Form 4952 instructions: investment interest deduction

Ines Zemelman, EA
Ines Zemelman, EA
• 27.03.24 • 5 min read
Form 4952 instructions: investment interest deduction

The baseline rule is not to claim a tax deduction for investment expenses and fees – generally, investment expenses are not tax deductible. Such expenses include managing your stock or bond portfolios and broker or custodial fees. 

One exception from this rule is the investment interest expense deduction. You can get a tax break if you borrow money to purchase an investment. The Internal Revenue Service (IRS) allows certain taxpayers to deduct the interest expense on loans using Form 4952, Investment Interest Expense Deduction. 

This article discusses the rules for claiming an investment interest expense deduction and provides detailed instructions for filing the IRS Form 4952. 

What is investment interest expense?

Investment interest is the interest you pay or accumulate in a year on a loan related to your investments, such as loans used to purchase stocks, bonds, or other investment assets.

It doesn't matter when you took out the loan; the interest counts if it's related to your investments. In other words, the interest on loans taken out at any time, not just during the tax year, can be considered for deduction.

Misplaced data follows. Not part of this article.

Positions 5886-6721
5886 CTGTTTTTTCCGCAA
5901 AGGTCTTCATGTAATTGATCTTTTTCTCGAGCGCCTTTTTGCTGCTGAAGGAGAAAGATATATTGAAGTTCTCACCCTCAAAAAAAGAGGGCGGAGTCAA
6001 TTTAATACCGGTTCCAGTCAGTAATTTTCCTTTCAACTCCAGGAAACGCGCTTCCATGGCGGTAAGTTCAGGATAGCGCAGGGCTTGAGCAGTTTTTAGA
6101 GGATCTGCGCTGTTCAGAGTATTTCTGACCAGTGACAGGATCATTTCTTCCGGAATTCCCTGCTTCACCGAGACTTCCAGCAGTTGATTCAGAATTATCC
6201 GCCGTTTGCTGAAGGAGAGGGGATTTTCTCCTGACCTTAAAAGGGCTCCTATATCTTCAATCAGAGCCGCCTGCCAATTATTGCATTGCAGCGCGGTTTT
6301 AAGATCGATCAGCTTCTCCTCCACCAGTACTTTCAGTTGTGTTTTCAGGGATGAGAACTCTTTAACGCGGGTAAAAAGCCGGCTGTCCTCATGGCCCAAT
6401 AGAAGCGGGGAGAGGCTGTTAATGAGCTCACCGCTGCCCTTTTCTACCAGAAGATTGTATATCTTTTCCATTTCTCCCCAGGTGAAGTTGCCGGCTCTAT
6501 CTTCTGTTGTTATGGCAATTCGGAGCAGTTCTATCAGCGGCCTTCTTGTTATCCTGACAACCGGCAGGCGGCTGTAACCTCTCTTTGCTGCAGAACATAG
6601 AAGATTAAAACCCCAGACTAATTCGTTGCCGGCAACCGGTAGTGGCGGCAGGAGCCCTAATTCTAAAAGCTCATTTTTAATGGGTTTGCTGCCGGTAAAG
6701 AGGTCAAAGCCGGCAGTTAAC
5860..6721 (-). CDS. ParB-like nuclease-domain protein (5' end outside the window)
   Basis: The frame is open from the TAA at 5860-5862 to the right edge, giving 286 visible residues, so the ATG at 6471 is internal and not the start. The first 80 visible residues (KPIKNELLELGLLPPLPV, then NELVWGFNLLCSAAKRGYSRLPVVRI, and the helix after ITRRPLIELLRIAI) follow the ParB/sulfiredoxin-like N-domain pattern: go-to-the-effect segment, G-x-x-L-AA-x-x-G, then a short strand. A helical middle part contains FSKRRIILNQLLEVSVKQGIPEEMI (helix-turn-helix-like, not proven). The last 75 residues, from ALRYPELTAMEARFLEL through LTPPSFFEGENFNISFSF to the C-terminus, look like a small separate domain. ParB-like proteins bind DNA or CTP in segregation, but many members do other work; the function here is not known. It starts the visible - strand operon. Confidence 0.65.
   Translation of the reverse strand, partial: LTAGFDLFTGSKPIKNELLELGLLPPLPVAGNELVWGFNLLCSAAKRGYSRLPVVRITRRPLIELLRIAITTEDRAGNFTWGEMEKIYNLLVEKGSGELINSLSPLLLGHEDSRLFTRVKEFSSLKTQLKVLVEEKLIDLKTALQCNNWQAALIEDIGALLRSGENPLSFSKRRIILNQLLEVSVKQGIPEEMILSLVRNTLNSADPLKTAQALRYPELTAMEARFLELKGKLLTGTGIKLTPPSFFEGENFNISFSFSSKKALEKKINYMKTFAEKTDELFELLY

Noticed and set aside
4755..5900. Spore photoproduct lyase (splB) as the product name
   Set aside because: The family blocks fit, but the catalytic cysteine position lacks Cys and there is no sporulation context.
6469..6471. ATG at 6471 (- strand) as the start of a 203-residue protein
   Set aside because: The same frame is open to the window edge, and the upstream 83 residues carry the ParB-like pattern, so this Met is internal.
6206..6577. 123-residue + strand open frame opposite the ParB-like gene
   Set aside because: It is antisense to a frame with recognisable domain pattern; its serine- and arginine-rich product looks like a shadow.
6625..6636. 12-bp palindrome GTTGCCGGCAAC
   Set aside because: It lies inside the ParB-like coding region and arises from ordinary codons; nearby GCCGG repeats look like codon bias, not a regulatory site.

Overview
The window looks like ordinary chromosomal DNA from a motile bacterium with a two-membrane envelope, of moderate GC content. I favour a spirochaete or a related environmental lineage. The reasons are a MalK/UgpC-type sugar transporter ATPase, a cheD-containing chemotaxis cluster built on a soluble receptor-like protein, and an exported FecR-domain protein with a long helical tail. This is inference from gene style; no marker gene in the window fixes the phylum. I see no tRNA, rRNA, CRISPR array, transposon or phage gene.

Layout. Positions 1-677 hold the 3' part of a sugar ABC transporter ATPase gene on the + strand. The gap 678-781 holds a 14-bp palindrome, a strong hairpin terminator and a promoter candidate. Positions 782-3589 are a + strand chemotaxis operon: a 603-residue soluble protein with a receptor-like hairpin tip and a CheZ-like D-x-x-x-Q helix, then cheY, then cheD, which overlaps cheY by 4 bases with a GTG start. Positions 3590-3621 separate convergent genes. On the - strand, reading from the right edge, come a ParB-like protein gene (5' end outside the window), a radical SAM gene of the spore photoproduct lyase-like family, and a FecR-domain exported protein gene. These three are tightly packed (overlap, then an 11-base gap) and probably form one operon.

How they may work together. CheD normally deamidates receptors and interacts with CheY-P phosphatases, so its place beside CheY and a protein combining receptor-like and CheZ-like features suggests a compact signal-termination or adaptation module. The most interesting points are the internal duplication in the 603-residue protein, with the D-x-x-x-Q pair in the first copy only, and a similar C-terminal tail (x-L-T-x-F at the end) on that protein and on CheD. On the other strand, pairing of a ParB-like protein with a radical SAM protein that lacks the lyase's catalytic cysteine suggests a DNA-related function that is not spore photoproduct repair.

The IRS has different rules for different types of interest, such as investment, personal, business, or mortgage-related. If you pay or accrue interest on a loan and use the proceeds for multiple purposes, you may have to allocate the interest to ensure you use the correct interest rule.

What investment interest expenses qualify for a deduction?

Suppose you borrow money and use it to invest. In that case, you can deduct the interest on that loan as investment interest expense. The interest must be paid on debt used to purchase property held for investment. It must not be used for personal or business expenses.

Interest income may result from money borrowed specifically to purchase:

  • taxable bonds
  • stocks
  • land
  • investment property

What does not qualify for an investment interest expense deduction?

Certain types of interest expenses are not eligible for the investment interest expense deduction. 

They include:

  • interest used to generate tax-exempt income
  • home mortgage interest